Saudi Arabia loaned $1.5 billion to Pakistan last month to help Islamabad shore up its foreign exchange reserves, meet debt-service obligations and undertake large energy and infrastructure projects, Pakistani officials have told Reuters. The Saudi assistance has contributed to a sharp recovery of the Pakistani rupee, which rose to a nine-month high of 97.40 from 105.40 against the dollar between March 4 and 12, its strongest rally in 30 years. “On a personal guarantee of the prime minister, Saudi Arabia has given $1.5 billion, which has helped bail out the rupee,” one senior Pakistani government official close to the deal told Reuters, requesting anonymity as he was not authorized to disclose the source and purpose of the funding.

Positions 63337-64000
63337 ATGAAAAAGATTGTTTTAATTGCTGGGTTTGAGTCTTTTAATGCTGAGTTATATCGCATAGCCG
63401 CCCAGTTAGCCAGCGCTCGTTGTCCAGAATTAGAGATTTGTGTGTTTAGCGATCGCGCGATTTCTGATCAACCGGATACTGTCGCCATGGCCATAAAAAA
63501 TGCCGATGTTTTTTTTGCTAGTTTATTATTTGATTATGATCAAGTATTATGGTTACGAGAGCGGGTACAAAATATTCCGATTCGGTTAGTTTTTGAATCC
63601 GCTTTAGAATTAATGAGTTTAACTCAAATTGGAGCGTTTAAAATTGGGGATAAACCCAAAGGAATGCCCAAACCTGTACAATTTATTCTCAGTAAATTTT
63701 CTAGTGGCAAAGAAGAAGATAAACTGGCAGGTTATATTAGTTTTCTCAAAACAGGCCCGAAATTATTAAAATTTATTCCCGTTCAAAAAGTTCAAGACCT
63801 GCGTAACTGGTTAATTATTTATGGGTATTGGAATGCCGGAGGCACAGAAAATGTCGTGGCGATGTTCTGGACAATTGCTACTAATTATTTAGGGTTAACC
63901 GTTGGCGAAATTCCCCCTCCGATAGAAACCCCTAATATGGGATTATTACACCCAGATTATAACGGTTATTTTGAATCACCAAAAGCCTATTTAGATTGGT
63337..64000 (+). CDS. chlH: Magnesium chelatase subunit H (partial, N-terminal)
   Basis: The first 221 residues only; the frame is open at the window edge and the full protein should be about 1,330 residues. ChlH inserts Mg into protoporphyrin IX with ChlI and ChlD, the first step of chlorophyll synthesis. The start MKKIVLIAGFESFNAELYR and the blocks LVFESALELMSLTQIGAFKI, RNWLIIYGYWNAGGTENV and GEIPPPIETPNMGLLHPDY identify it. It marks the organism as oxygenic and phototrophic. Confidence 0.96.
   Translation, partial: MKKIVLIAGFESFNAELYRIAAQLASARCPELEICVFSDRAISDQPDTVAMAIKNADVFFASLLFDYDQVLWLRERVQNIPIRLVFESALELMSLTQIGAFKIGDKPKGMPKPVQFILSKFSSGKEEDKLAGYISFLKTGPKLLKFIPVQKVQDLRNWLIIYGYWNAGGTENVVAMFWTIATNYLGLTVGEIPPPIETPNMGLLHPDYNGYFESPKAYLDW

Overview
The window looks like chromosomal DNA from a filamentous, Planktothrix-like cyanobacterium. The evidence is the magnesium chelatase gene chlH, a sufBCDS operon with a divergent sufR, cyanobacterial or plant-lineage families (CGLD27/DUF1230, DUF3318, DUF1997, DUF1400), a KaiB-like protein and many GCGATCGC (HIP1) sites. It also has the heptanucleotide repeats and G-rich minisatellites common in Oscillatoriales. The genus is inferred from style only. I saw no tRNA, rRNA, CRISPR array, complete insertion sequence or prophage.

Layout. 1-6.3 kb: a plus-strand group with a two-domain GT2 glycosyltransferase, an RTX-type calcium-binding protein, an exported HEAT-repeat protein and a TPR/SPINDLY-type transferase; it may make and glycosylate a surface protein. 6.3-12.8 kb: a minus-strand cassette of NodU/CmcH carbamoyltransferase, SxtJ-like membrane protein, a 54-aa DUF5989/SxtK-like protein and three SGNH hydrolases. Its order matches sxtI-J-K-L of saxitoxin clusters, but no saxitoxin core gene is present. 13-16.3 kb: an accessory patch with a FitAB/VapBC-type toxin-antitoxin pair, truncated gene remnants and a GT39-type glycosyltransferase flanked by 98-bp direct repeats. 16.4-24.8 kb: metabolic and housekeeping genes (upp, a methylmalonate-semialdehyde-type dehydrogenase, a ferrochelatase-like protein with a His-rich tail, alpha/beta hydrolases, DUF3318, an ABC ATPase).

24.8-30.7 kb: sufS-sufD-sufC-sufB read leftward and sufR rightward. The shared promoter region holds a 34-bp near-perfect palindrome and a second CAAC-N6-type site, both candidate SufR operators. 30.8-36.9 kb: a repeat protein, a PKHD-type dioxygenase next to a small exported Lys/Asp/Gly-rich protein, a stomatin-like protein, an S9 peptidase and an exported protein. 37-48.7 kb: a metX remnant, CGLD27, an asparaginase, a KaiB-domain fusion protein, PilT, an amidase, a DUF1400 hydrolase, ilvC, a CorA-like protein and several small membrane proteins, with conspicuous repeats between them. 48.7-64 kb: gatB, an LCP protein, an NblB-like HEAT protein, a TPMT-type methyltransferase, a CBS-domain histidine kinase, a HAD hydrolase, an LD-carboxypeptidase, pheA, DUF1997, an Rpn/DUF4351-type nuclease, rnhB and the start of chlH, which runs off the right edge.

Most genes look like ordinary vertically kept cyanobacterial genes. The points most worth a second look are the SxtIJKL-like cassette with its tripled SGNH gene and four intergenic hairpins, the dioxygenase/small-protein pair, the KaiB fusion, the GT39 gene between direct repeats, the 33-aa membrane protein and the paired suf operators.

The governor of the Saudi central bank declined to comment, and officials gave no details of the loan terms. Another top official who is based in Lahore said the money went into an account known as the Pakistan Development Fund set up to channel money from “friendly countries” like Saudi Arabia and the United Arab Emirates. “We have a promise of a total $3 billion, of which $1.5 billion has been received so far,” the second official said. “Most recently, we got $750 million from the Saudis.” Pakistani Prime Minister Nawaz Sharif has long enjoyed close relations with the Saudi royal family. After his second term as prime minister was ended by a military coup in 1999, he was sent into exile in Saudi Arabia.
Prince Alwaleed bin Talal, the Saudi financier and member of the House of Saud, has described Sharif as “Saudi Arabia”s man in Pakistan”. Pakistani Finance Minister Ishaq Dar confirmed on Wednesday that $1.5 billion was received under the development fund but declined to comment on the source. “Why do you want to expose our friends?” he told reporters. “The countries who have helped us don”t want us to disclose the source.”Dwan